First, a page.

Mai Bpen Rai
Sawatdee ka! Hello from Thailand!
It has now officially been two weeks since I left American shores once again for another international adventure, this time to try teaching in Southeast Asia and the country known as ‘The Land of Smiles.’
So far, I have personally known it as the land of constantly needing to shower. Leaving straight from a Midwest that winter was still persistently clinging on to, I had little to no time to prepare for the infamous heat and humidity of this particular region. Every time I step outside my body starts trying to cool me down. Not all the antiperspirant in all the world could save me. As I wandered the streets of Bangkok I frequently contemplated the heat, it’s hard not to, despite my best efforts to ignore the beads of sweat around my temples, running down my back, making me glisten like I’d been rubbed down with baby oil. I understood when it was mentioned that the Thai people will often take several showers a day, even being acclimated. What I can’t understand is how locals of Bangkok still manage to wear denim jeans and long sleeved blouses and still look so well put together. And they don’t understand why so many well to do westerners appear to be so unkempt.
I also learned about ‘Thai Time’ during my stay in Thailand’s capitol for my training orientation course. Things never started when we were told, but then again most of us didn’t even know what time or where we supposed to be for one event or another. The first few days were very…relaxed, in that most of us had slightly differing information about things, or none at all. But hey, mai bhen rai, no problem, don’t worry about it. This is something I have been and will continue to work on here, the concept of not having a plan, not being in control, not knowing what is going on, but just going with it and trusting that it will all work out. It has so far, I guess, for the most part.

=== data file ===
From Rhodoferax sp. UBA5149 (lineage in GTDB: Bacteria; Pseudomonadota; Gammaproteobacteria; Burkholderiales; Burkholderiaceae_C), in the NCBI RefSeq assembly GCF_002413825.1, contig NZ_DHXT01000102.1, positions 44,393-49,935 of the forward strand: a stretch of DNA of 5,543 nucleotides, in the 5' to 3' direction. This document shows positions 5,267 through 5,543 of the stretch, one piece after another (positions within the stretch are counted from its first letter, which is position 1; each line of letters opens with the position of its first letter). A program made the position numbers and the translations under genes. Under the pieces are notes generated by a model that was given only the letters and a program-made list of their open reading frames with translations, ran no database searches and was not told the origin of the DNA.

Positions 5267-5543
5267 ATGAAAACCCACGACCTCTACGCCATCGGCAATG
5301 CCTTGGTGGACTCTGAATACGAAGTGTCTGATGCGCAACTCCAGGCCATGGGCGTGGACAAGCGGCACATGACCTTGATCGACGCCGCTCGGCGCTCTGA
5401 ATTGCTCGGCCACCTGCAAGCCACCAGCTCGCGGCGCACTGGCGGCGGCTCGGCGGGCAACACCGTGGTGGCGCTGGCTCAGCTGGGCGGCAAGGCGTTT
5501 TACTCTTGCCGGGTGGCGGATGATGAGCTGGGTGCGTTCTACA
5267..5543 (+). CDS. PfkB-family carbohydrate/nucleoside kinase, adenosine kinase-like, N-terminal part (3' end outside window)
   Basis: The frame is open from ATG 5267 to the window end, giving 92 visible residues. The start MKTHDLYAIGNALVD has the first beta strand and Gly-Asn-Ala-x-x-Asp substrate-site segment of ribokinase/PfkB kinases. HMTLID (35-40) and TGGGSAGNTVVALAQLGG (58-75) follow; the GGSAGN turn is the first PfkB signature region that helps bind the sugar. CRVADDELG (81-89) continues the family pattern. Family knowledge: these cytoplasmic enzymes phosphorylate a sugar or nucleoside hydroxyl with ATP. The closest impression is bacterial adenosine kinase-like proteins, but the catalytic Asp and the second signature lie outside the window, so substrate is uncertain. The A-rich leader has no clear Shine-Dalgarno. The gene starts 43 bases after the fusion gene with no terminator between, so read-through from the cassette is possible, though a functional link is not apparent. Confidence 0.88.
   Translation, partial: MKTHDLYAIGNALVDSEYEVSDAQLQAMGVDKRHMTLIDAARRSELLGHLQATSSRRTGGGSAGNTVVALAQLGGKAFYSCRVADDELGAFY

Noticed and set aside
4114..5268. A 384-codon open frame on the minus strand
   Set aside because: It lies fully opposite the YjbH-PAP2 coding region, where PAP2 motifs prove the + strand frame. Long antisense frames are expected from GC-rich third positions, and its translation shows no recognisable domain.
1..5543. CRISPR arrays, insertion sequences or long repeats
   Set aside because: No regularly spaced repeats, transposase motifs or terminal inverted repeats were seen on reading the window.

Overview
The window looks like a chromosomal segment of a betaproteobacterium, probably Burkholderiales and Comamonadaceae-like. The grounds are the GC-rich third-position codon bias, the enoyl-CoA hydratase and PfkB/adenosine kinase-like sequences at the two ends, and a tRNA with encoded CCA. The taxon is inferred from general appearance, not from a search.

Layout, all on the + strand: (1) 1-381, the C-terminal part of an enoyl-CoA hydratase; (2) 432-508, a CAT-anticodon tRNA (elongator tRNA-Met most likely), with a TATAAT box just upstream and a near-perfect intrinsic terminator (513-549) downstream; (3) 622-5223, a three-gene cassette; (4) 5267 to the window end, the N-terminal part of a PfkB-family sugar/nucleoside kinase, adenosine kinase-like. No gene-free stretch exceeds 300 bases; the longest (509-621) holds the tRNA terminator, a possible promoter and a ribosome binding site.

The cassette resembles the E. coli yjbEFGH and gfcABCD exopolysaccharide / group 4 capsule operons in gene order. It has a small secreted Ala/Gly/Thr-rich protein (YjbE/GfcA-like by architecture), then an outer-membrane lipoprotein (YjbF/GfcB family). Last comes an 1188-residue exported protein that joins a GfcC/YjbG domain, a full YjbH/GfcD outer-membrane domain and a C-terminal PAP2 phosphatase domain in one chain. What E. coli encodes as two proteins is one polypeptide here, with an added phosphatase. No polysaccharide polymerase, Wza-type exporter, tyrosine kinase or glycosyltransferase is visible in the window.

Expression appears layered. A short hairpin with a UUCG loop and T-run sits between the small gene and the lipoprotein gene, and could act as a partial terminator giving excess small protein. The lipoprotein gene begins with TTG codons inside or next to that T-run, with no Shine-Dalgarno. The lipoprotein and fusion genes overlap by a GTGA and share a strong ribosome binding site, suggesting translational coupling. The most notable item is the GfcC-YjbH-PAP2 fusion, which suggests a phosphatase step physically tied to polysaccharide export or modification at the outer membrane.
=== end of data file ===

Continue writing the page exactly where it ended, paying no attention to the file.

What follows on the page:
Our teacher’s orientation program went along about as well as any informal training. There was a decent schedule that everyone tried their best to stick to. It was a bit frustrating, however, when all the teachers were supposed to meet up with our Thai consultants – who are here to help us out with our housing arrangements, our teaching placements, our legal paperwork, and act as overall liaisons between us ‘farangs’ and everybody else. Nobody seemed to know where the teachers from my province were supposed to go. One group of consultants sent us to the other, who then sent us right back where we came from. No one seemed to have our information, which was incredibly reassuring, when we spoke no Thai and had no idea what to do about, just about everything. An hour or so later it came to light that our area had been recently switched, and the person formally responsible for working with us was not there that day and still had all of our information. Ok cool, we’ll just figure it out later or something then, ya? Ok.
Mai bpen rai.
Things like this have happened a few times so far, and I expect them to happen many more times in the next four months. That’s just how it goes. As they mentioned during orientation: Relax, have fun, be flexible, and don’t take it all too seriously. Things will work out, just keep smiling. It will do no good to get angry or upset, because ‘the Thais don’t like confrontation, and will just smile and say whatever you want to hear.’ They’ll smile and just say ‘yes.’ They’ll just smile and nod at you if they have no idea what you’re on about, so don’t bother getting yourself all worked up. If something gets messed up or you slip up, someone will correct you nicely. So no worries.
Traditionally, this sort of laid back, not too worried, not too serious approach to things would really get under my skin. I want a plan, I want structure, I want some quality communication here! But then, on another walk to and from the convenience store I came to think that all the smiles and the care-free nature to things they have here in Thailand make sense. It’s too hot to care. It’s too hot to worry about being places ‘on time,’ it’s too hot to be confrontational. It’s just so much easier to smile and nod and go about things as you were, to live in the moment, to figure it out as you go. I am sure there are a multitude of cultural and historical reasons for the concept of ‘Thai time’ and everything else as well, but right now for me, it makes sense in this way. Classes are supposed to start in less than five days and I still have no idea what’s going on or how I am supposed to teach a class or even what to teach, but…mai bpen rai…don’t worry about it. I’ll figure it out!